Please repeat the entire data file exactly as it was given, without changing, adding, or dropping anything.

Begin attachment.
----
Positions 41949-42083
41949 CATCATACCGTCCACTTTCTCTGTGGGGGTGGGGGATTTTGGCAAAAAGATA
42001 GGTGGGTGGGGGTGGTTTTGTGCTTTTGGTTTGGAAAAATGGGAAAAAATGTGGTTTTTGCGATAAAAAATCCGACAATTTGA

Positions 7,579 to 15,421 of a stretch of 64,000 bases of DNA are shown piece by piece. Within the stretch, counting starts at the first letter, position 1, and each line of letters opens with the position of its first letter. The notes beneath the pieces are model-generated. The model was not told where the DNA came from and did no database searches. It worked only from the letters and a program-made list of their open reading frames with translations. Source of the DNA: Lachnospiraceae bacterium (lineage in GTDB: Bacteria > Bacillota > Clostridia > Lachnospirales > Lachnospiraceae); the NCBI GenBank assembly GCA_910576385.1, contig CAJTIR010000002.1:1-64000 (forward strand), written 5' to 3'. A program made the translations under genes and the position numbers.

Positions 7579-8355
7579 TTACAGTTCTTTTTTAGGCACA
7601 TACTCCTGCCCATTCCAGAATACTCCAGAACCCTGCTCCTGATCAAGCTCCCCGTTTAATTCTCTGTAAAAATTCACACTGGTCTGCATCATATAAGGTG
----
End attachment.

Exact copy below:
Positions 41949-42083
41949 CATCATACCGTCCACTTTCTCTGTGGGGGTGGGGGATTTTGGCAAAAAGATA
42001 GGTGGGTGGGGGTGGTTTTGTGCTTTTGGTTTGGAAAAATGGGAAAAAATGTGGTTTTTGCGATAAAAAATCCGACAATTTGA

Positions 7,579 to 15,421 of a stretch of 64,000 bases of DNA are shown piece by piece. Within the stretch, counting starts at the first letter, position 1, and each line of letters opens with the position of its first letter. The notes beneath the pieces are model-generated. The model was not told where the DNA came from and did no database searches. It worked only from the letters and a program-made list of their open reading frames with translations. Source of the DNA: Lachnospiraceae bacterium (lineage in GTDB: Bacteria > Bacillota > Clostridia > Lachnospirales > Lachnospiraceae); the NCBI GenBank assembly GCA_910576385.1, contig CAJTIR010000002.1:1-64000 (forward strand), written 5' to 3'. A program made the translations under genes and the position numbers.

Positions 7579-8355
7579 TTACAGTTCTTTTTTAGGCACA
7601 TACTCCTGCCCATTCCAGAATACTCCAGAACCCTGCTCCTGATCAAGCTCCCCGTTTAATTCTCTGTAAAAATTCACACTGGTCTGCATCATATAAGGTG